Sam Bankman-Fried fraud defense dismissed as 'irrelevant'.


The U.S. Department of Justice (DOJ) has taken a new step in its ongoing case against Sam Bankman-Fried (SBF), characterizing his proposed defense against fraud allegations as lacking significance without additional specifics.

Legal representatives from the DOJ submitted a fresh document to the court on August 29th, contending that SBF, also known as "SBF," needs to provide more detailed information to support his defense strategy.

The court document declared that the current argument presented by SBF, which suggests that his legal team at the time approved of his alleged fraudulent actions while he was with FTX, is not relevant. The DOJ's submission requests the court to instruct the defendant to obtain "further notice" and engage in "pretrial discovery."

The document stated, "Unless the defendant provides additional disclosures, the court should exclude irrelevant, confusing, and prejudicial questioning, evidence, and arguments regarding attorney involvement."

Earlier, SBF's legal team argued that the legal advisors from FTX guided him in acting in good faith, and that the reliance on legal counsel is pertinent to the matter of intent.

The previous legal team associated with FTX faced a lawsuit on August 7th, which claimed that they established opaque entities that facilitated executives in carrying out "creative yet illegal strategies" to perpetrate fraud.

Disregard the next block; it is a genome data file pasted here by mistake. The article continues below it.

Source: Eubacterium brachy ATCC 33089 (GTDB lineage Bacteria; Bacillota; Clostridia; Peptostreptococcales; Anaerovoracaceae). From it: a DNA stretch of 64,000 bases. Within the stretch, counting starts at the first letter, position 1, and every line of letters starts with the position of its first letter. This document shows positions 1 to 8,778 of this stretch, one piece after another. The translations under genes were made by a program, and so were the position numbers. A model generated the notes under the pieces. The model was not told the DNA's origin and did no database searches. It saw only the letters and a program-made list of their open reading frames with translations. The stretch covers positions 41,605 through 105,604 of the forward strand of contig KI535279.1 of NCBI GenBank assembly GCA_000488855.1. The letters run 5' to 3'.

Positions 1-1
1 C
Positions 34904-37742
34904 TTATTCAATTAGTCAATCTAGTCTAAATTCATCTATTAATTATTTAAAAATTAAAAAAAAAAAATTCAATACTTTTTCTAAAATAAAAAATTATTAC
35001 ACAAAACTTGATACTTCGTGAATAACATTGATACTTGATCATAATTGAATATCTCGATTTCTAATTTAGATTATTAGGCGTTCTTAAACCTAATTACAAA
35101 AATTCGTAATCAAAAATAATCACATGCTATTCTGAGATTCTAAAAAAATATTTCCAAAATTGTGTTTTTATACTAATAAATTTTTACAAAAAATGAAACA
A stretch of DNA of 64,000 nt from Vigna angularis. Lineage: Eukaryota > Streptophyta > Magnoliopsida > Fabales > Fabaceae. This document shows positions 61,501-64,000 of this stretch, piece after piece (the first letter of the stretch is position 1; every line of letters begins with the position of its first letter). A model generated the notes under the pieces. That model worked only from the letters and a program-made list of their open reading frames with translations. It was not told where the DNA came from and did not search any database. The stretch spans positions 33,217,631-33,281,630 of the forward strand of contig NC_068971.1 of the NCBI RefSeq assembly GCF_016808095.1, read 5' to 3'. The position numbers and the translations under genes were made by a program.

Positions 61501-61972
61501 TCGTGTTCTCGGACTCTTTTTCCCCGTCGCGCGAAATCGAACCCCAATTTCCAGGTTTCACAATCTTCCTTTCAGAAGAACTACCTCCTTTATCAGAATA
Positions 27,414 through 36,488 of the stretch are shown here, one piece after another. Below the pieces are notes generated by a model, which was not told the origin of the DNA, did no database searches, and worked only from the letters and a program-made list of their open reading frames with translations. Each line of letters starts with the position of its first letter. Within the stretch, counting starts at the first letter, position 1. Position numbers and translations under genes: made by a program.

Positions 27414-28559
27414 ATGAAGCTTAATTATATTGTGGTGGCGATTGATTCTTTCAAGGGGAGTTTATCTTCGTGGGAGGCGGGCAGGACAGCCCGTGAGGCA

Attorney Damian Williams, who authored the recent court communication, contended that Bankman-Fried must specify the legal advice he received, or reconsider his defense strategy.

The DOJ noted that the defendant has not furnished a comprehensive list of the topics involving attorney participation. Additionally, SBF has not outlined "the extent of attorney involvement" or the bases and details of his defense. The submission also pointed out the lack of supporting documents that either uphold or challenge his defense.

The day after the submission, on August 30th, SBF's lawyer Mark Cohen responded to the DOJ's filing, countering that they have already provided sufficient disclosures concerning the defense. Cohen also highlighted that his client's conditions in detention violate the Sixth Amendment of the U.S. Constitution.

Cohen argued, "Currently, the defense is unable to adequately prepare for the trial and construct the defense, which violates Mr. Bankman-Fried's Sixth Amendment rights." He also criticized the inadequate internet connection available. On August 23rd, the court ruled that SBF could meet with his legal team outside of detention with a 48-hour notice.

In response, on August 25th, SBF's legal team pushed for temporary release and opposed the previously mentioned arrangement.

SBF has previously pleaded not guilty to multiple counts of fraud following the collapse of FTX in November 2022.


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